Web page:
Abigail Hardin, PhD

Assistant Professor
Department of Psychiatry and Behavioral Sciences, Rush Medical College
Role: Clinician
Joined Rush in 2019


As a Rehabilitation Psychologist, I evaluate and treat patients while they are in the hospital who have sustained catastrophic injuries or illnesses like stroke, spinal cord injury, limb loss and brain injury. I completed my Ph.D. in Health Psychology at the University of North Carolina Charlotte, my residency in Behavioral Medicine/Neuropsychology at the University of Washington, and my postdoctoral fellowship specializing in Rehabilitation Psychology at TIRR Memorial Hermann/Baylor College of Medicine. I am a proud advocate of those with disabilities and chronic diseases and enjoy helping patients and their families navigate the process of returning to full and fulfilling lives after the disruption of a major medical event.

What inspired you to get into your field?

Experiences in my own life of those with medical conditions encouraged me to get involved in health research as an undergraduate at the University of Southern California. In graduate school, I worked with patients with chronic illness (Diabetes, Heart Disease, etc.). I recall working with one woman who as a result of complications from her diabetes, underwent a limb amputation. I recall wishing I could have worked with her at the outset of her difficulties - i.e. when she was in the hospital - to help treat her phantom pain and struggles with body image. That’s when I discovered Rehabilitation Psychology as a field. Since then, it’s been my professional home.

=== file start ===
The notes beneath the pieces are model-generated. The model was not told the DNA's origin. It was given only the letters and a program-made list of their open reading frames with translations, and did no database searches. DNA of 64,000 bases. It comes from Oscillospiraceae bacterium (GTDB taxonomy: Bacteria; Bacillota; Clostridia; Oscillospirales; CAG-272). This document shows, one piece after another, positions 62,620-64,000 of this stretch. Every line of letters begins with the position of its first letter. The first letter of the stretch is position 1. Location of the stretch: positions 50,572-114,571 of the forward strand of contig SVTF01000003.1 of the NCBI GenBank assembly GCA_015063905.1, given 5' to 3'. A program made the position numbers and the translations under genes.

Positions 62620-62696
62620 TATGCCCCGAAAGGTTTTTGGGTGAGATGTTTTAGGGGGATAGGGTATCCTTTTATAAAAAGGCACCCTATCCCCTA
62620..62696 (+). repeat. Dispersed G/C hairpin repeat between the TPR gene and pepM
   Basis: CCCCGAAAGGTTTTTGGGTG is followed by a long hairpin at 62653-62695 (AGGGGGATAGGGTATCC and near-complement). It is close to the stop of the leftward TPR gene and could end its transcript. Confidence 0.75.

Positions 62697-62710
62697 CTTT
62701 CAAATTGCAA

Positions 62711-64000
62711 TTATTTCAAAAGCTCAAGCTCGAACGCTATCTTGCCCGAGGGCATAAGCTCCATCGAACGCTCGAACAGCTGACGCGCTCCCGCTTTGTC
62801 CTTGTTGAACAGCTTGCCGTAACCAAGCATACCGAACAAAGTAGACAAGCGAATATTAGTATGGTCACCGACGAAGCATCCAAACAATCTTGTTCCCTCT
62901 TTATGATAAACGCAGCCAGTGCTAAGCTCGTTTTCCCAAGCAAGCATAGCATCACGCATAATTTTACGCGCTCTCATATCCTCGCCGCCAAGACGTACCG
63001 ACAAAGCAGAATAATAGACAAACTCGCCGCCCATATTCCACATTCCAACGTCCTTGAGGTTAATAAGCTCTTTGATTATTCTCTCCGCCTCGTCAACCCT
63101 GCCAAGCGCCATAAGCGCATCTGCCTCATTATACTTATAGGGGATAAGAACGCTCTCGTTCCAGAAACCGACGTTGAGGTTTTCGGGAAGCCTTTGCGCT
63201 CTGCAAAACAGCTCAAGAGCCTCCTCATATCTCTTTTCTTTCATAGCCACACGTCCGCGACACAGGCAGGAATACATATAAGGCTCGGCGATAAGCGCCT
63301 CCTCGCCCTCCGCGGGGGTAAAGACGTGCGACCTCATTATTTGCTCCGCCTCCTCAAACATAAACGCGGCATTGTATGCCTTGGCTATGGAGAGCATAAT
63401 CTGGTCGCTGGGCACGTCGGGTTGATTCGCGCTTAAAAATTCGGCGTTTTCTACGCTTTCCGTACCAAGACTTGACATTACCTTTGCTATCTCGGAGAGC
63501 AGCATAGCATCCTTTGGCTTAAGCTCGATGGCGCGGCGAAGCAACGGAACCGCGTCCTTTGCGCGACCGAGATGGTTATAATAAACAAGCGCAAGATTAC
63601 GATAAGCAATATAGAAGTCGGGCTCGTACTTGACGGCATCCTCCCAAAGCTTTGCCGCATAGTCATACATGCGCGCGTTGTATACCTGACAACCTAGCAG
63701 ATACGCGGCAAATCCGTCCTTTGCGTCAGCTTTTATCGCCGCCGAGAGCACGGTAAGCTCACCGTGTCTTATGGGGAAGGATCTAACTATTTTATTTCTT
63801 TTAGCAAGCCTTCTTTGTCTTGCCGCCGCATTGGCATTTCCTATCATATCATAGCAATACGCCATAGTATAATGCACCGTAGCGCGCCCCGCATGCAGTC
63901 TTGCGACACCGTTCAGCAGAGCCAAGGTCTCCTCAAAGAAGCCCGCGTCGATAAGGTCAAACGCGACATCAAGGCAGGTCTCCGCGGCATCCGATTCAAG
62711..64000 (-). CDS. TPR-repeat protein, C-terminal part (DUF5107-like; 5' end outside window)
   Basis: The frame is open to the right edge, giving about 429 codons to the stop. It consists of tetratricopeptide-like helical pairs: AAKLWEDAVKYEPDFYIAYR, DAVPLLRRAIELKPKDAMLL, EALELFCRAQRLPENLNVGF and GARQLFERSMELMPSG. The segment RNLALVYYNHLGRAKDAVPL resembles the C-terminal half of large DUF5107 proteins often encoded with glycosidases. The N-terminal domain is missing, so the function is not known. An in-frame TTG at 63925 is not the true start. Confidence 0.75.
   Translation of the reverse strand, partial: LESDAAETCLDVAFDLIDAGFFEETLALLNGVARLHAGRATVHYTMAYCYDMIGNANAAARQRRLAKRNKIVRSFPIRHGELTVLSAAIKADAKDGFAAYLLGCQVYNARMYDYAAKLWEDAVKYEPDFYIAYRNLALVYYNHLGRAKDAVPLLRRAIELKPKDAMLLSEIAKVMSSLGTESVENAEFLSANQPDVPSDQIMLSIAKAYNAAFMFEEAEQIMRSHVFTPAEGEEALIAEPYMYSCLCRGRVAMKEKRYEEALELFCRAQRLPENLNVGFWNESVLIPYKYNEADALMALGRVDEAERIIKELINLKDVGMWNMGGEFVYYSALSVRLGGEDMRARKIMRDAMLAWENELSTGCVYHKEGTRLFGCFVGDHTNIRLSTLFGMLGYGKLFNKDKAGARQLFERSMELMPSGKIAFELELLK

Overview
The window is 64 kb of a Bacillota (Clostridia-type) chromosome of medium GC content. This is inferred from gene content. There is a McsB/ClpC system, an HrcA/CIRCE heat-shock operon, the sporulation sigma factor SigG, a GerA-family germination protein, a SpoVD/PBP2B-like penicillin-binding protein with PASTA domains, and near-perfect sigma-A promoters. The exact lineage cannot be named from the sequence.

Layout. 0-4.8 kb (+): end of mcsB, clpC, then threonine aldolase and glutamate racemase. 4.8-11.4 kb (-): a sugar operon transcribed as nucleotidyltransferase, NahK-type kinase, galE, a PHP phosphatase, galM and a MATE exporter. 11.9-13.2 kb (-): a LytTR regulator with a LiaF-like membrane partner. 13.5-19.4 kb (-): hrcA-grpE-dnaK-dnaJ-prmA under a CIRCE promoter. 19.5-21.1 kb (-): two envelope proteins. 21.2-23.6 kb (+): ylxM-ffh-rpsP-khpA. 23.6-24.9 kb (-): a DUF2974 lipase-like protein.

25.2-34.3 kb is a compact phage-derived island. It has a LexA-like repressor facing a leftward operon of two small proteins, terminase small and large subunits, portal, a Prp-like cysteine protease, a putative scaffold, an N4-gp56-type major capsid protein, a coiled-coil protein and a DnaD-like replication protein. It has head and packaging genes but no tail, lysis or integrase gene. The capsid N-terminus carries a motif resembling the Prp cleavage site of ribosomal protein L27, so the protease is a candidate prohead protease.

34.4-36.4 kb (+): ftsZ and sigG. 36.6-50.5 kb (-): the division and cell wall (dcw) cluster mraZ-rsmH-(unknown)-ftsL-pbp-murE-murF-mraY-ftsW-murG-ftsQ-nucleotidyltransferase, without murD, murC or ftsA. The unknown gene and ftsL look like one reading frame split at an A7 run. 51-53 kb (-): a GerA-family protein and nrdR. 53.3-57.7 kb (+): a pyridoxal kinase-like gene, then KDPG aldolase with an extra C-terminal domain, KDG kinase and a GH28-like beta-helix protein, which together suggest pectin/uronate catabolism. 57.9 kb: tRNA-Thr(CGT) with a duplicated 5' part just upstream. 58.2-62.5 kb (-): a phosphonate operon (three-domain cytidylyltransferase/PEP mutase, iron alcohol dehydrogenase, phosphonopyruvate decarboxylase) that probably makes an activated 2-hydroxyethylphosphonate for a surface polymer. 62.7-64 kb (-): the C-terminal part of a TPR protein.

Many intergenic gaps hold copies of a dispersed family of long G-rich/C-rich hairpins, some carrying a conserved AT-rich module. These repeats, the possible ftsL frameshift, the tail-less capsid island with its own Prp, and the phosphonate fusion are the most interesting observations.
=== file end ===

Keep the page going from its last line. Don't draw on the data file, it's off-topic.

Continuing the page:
What excited you about your work at Rush?

My position at Rush is my first job outside of my postdoctoral fellowship. I am absolutely thrilled to be able to work full-time with hospitalized patients. I have particularly enjoyed setting up new patient service lines with other psychologists on our team. We are reaching more patients across the hospital, and that excites me tremendously.

What is your opinion of mentoring and sponsorship? Please comment about your experiences.

“Mentorship” and “Sponsorship” were topics that I really had not thought carefully about until I arrived at Rush. However, I have recently read literature on how men in many fields enjoy informal mentorship and sponsorship relationships, which help them establish clear career trajectories and make the most of opportunities. I want for all women, inside and outside of Rush to have the same experiences. It is important that women model for each other how to have healthy, supportive workplace relationships, so that we too can make the most of our opportunities.

Do you have tips or advice you would recommend for someone looking to enter your field of work?

I would recommend all emerging psychologists join one or more of the divisions of the American Psychological Association. There are divisions for every specialty. Early in your career you may find it helpful to attend conferences in multiple divisions until you have found your “professional home.”

What are your hobbies? How do you like to spend your free time?

I am new to Chicago. Currently, I enjoy exploring the various neighborhoods and restaurants around me.